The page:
In 1882, Carl Friedlander described K. pneumoniae in lungs of patients who died from pneumonia [5]. K. pneumoniae is a Gram-negative, encapsulated, non-motile bacillus that colonizes human mucosal surfaces of the oropharynx and gastrointestinal tract [5]. It commonly causes intraabdominal and urinary tract infection and less frequently causes pneumonia, especially in patients with diabetes or alcohol dependency [6]. A hvKP strain was first reported in Taiwan in 1986 and was thought to be found mostly in South East Asia [1]. In recent years there is increasing evidence hvKP has begun to spread worldwide [7].

HvKP is characterized by its ability to cause life threatening metastatic infections in otherwise healthy adults [1, 5, 8]. Worldwide hvKP has been documented as leading to the development of a large number of multisystem infections including; pneumonia, hepatic and non-hepatic abscesses, endophthalmitis, meningitis, skin and soft tissue infections and necrotizing fasciitis [1, 8, 9]. In Taiwan and Singapore, hvKP was the commonest cause of deep neck infections in diabetic patients [2, 3]. However, in western countries, hvKP is rarely identified as a cause of deep neck infection but has occasionally been reported in liver abscesses [10, 11].

Contributing to hvKP's ability to proliferate widespread and potentially life threatening infections are its virulence factors. The two virulence factors most frequently identified as being significant in hvKP involve the polysaccharide capsule and siderophores [8]. Most hvKP isolates have either capsule type K1 or K2. These isolates commonly produce hyperviscous mucoid capsules on the bacterium's surface [6]. Production of increased amounts of capsular polysaccharides is mediated by the rmpA and/or rmpA2 genes found on the hvKP virulence plasmid. The hyperviscous mucoid capsule impairs phagocytosis and human defensin-mediated bactericidal activity which better allows the microbe to survive within macrophages [5]. Siderophores, like aerobactin, enables the bacterial iron acquisition needed by hvKP to proliferate infection [5, 12, 13].

In 2016, Public Health England reported that 12 of the 1090 K. pnemoniae isolates analysed were hypervirulent K1-CC23 and another 8 isolates were hypervirulent types of capsular types K2 and K541 [14]. The reference laboratory reported that the isolate had a capsular type of K20 and had regulator of mucoid phenotype rmpA and rmpA2 genes, suggesting the presence of a virulence plasmid. Nanopore sequencing revealed that the isolate belonged to sequence type 420 and carried a virulence plasmid of approximately 218 kb that carried the aerobactin and salmochelin siderophore clusters, rmpA, rmpA2, lead, copper, silver and tellurite resistance genes and other elements typical of virulence plasmids found in hypervirulent isolates (such as luxR, pagO and shiF). The chromosome carried the yersiniabactin siderophore cluster. The K type was confirmed as K20 [15]. The ability of hvKP to initiate and propagate widespread infections makes clinical management challenging. Successful treatment of hvKP involves source control and the administration of a suitable antimicrobial agent [5]. Although the strain described in this report was fortunately susceptible to commonly used antibiotics, except amoxicillin, there are concerning reports of emerging multidrug resistant hvKP infections [8, 16].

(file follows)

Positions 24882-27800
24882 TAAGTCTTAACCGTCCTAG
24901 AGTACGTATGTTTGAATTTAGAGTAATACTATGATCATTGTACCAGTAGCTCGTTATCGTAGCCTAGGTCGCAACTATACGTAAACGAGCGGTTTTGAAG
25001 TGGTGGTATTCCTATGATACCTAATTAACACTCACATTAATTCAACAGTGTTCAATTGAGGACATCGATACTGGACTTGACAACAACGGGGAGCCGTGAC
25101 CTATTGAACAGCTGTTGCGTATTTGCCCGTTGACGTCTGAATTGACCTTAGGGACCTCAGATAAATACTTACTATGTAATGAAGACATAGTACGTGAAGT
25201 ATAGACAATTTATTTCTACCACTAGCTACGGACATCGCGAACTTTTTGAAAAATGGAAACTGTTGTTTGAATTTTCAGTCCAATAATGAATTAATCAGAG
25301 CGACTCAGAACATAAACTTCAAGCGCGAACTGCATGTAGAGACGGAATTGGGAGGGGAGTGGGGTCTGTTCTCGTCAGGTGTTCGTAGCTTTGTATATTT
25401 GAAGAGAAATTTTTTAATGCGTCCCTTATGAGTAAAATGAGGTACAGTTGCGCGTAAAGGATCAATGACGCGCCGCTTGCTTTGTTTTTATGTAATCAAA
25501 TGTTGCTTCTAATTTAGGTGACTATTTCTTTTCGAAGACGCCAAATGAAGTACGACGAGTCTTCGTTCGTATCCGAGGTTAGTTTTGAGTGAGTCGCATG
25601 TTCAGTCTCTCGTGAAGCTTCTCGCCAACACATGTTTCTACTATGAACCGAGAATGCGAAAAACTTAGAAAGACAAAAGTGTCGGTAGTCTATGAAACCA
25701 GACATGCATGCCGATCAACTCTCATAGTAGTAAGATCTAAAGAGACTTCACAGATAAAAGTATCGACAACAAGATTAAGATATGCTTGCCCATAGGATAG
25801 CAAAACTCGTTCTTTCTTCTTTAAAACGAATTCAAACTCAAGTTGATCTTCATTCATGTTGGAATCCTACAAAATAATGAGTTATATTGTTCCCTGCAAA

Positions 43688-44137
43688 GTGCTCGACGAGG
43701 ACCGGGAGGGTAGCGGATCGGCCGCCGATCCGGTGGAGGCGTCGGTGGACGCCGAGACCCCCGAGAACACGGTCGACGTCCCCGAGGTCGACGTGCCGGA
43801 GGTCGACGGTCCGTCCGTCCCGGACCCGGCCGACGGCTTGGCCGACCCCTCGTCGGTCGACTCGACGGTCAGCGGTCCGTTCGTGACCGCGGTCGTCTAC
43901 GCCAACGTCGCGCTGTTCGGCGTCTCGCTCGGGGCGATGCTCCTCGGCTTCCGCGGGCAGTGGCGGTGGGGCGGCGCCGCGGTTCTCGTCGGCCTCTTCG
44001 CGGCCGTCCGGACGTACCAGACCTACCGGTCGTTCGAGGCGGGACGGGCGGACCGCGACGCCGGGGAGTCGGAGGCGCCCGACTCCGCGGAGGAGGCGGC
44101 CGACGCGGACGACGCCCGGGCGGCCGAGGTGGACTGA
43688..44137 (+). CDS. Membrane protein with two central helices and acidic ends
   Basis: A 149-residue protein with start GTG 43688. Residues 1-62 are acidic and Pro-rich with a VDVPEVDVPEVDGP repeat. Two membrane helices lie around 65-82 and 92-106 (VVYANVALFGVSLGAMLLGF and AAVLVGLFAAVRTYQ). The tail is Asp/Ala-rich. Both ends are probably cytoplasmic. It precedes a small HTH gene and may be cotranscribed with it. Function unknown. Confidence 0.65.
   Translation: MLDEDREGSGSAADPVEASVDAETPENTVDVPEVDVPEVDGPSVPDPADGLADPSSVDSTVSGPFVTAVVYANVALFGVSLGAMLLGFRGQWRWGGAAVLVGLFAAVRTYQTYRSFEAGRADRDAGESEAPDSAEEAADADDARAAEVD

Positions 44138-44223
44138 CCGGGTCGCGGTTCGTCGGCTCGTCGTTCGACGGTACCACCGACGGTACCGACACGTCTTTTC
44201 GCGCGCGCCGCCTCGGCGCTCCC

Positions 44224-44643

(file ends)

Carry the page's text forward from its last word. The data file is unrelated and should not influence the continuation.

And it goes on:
Conclusions

Although hvKP was originally described in South East Asia, our report highlights that hvKP has now spread to the UK and can cause uncommon non-hepatic abscesses in individuals without a significant travel hi story [1, 10]. This is predominantly due to hvKP's polysaccharide capsule and siderophore virulence factors [13]. Our report is consistent with existing literature in highlighting that male diabetic patients remain significantly susceptible to atypical and potentially life threatening hvKP infections [2, 3]. This case report raises the concern that hvKP may become an increasingly serious health threat considering the growing prevalence of worldwide antimicrobial resistance which will make treating hvKP even more challenging [5, 6].

Our case describes infection with one of the more unusual hypervirulent types of capsular type K20 and sequence type 420.

Availability of data and materials

All data generated or analyzed during this study are included in this published article.

Data sets: The BioProject number is PRJNA708328 and the BioSample number SAMN18233826. SubmissionID: SUB9229306.

BioProject ID: PRJNA708328.

Title: has been successfully registered with the BioProject database. After review by the database staff, your project information will be accessible with the following link, usually within a few days of the release date that you set (or the release of linked data, whichever is first):

https://eur01.safelinks.protection.outlook.com/?url=http%3A%2F%2Fwww.ncbi.nlm.nih.gov%2Fbioproject%2F708328&data=04%7C01%7CJane.Turton%40phe.gov.uk%7C52f0e0666c934524240d08d8e349e2aa%7Cee4e14994a354b2ead475f3cf9de8666%7C0%7C0%7C637509253776083553%7CUnknown%7CTWFpbGZsb3d8eyJWIjoiMC4wLjAwMDAiLCJQIjoiV2luMzIiLCJBTiI6Ik1haWwiLCJXVCI6Mn0%3D%7C1000&sdata=YQCuwDzbmieqvcAF80Zo2tkrUft5RCXWtbYZV6q3NTE%3D&reserved=0.

Abbreviations

hvKP:

Klebsiella pneumoniae

USS:

Ultrasound

rmp:

Regulator of mucoid phenotype

References

  1. 1.

    Huang Y, Chou S, Liang S, Ni C, Lin Y, Huang YW, et al. Emergence of an XDR and carbapenemase-producing hypervirulent Klebsiella pneumoniae strain in Taiwan. J Antimicrob Chemother. 2018;73(8):2039–46.

    Article  Google Scholar 

  2. 2.

    Huang TT, Tseng FY, Liu TC, Hsu CJ, Chen YS. Deep neck infection in diabetic patients: comparison of clinical picture and outcomes with nondiabetic patients. Otolaryngology. 2005;132(6):943–7. https://doi.org/10.1016/j.otohns.2005.01.035.

    Article  Google Scholar 

  3. 3.

    Lee YQ, Kanagalingam J. Deep neck abscesses: the Singapore experience. Eur Arch Oto-rhino-laryngol. 2011;268(4):609–14. https://doi.org/10.1007/s00405-010-1387-8.